Content curation will help your employees experience constant learning through forums, discussions, and chats for peer-to-peer collaboration. It is a great stimulator for your learning ecosystem. It drives social learning and will help inspire a culture of learning. Long content development lead times, high content development costs and time-consuming updates to training materials are all reasons why you should already be curating content.

  11. Personalisation and adaptive learning

  12. Personalisation is about targeting individuals, addressing their needs, providing the right training materials, and introducing training interventions at the right time. The instructor designs the critical objectives of a training programme by defining the relationship between the learning outcomes and their most effective order. This content then adapts to the learner, based on a series of predefined inputs and rules which provides a ‘just-in-time’ learning experience. Algorithms detect learner needs and present personalised recommendations. The key point here is to recognise an individual’s competency levels and adjust to meet them with the most appropriate training intervention, driven by AI and data.

  13. Immersive technology

  14. Immersive technologies such as augmented reality (AR) and virtual reality (VR) have the potential to boost learning mediums visually, kinaesthetically, and of course audibly. AR and VR provide an immersive e-learning experience. From architecture, through human anatomy to zoology, immersive technology can be used to improve learning in a variety of industries. For example, health and safety training can utilise VR to show health hazards and highlight dangers in certain workplace scenarios. Some of the immersive authoring tool providers like Adobe and Amazon are releasing affordable solutions, and it is becoming faster to produce. I see further traction on these solutions as they become more affordable. In my opinion, we will see a much wider adoption of AR-based training, especially on mobile.

  15. Video-based learning

  16. As a result of the pandemic, most learning around the world in 2020 was carried out by video lectures, virtual classrooms, and web conferencing tools like Zoom. With the proliferation of mobile devices, the roll-out of 5G networks, rapid video creation tools, and declining data costs, video-based learning is the dominant trend. Video should always be your ‘go to’ option.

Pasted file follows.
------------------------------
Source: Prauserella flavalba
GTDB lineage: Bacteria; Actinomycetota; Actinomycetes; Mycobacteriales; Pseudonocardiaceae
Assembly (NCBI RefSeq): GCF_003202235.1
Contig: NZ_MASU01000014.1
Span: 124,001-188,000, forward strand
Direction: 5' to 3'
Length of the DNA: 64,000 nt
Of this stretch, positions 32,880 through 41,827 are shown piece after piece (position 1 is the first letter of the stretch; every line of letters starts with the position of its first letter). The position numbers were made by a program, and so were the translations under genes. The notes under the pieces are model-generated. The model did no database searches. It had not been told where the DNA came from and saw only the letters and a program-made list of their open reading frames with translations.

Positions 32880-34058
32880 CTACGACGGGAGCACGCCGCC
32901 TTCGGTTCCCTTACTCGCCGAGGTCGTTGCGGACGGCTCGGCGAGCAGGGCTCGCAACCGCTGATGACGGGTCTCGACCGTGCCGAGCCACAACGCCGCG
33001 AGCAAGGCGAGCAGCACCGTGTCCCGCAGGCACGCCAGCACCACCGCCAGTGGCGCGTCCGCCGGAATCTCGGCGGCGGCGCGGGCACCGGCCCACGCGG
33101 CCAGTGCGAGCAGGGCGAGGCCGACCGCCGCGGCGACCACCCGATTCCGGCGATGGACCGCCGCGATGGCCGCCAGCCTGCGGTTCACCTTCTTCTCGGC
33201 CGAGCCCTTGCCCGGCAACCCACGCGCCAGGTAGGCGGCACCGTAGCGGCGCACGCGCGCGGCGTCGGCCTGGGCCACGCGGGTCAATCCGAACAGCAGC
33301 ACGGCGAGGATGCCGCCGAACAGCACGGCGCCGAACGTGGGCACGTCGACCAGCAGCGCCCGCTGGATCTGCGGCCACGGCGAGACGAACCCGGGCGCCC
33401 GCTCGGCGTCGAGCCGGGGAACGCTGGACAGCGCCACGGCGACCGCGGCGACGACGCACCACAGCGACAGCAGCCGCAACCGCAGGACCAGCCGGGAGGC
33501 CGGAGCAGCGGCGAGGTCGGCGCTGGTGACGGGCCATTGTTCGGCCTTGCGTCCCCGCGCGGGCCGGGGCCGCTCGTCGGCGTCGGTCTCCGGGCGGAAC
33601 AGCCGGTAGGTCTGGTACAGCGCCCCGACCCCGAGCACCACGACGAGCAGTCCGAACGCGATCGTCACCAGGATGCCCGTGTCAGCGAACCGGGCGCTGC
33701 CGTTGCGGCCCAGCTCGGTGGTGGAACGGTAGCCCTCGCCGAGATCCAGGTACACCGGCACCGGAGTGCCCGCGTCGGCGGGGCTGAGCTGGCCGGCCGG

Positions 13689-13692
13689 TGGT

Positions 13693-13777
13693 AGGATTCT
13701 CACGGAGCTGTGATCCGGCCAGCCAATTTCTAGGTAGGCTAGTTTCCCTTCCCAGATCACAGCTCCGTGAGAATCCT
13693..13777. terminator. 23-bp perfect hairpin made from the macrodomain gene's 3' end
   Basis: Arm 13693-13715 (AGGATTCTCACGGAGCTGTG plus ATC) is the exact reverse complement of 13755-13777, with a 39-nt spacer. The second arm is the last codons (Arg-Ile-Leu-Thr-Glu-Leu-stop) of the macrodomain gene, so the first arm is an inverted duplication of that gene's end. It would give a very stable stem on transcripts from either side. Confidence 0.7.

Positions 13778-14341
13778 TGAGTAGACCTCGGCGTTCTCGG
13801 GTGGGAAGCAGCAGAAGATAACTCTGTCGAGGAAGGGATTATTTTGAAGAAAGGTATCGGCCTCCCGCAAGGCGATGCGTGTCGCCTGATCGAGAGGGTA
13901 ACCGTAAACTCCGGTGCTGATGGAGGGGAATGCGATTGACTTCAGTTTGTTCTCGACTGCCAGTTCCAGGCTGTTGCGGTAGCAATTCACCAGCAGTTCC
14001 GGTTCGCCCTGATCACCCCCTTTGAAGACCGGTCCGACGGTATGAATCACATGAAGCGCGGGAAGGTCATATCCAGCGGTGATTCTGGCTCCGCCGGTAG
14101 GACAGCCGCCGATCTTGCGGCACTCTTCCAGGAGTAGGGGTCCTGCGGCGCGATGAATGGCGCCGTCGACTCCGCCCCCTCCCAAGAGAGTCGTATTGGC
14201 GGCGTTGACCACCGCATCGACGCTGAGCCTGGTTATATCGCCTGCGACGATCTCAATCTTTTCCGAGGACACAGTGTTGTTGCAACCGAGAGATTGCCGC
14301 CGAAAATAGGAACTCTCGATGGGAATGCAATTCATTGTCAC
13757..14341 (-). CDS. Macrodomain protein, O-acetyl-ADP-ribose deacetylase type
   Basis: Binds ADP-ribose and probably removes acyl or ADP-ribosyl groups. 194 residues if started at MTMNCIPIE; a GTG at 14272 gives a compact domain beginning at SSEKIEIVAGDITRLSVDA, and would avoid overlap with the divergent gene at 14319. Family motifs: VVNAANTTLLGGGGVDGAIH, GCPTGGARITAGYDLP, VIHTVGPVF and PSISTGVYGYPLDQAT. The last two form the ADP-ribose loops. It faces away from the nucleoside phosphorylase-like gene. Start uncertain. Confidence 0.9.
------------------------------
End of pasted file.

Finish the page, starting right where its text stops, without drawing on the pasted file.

17. Artificial intelligence

  18. AI can facilitate the creation of highly personalised learning pathways by analysing the data it collects. This data can then be used to understand the learner’s interest, proficiency, and competencies. It can recommend further learning materials based on an individual’s knowledge gaps; gaps that are sometimes unnoticed even by the learners or trainers themselves. Potentially, personalised learning will not only engage the employee better but also help L&D teams gain greater impact. Essentially, AI takes a much broader set of training variables and is able to quickly turn this data into personalised learning paths.

  19. Proctoring

  20. Proctoring is AI-enabled remote invigilation that allows students to write a test online in any location, at any time, while maintaining the integrity of the assessment. Students must confirm their identity and are monitored through the webcam and microphones on their device. AI is then used to flag any irregular student behaviour, and prevents the opening of new tabs and any sort of plagiarism etc. This will ensure the validity and integrity of your examination. The software eliminates human error, bias, and much of the expense associated with verification and venue-based exams. Fortunately, accredited summative assessments have been approved by various SETA’s and other governing institutions like the CAA.

In conclusion, we find ourselves in a world of constant disruption. Trends are continually shifting in the e-learning industry. Use the information in this article to help you stay on top of things so you can make the most of your organisation's learning and development efforts.

About Michael Hanly

Michael Hanly is the Managing Director of New Leaf Technologies. Michael has been in the e-learning industry for almost 10 years and has overseen many projects in the corporate training space, working on a multitude of well-known brands such as Bidvest, Nando's, Allan Gray, Nissan, and the Emirates National Oil Company.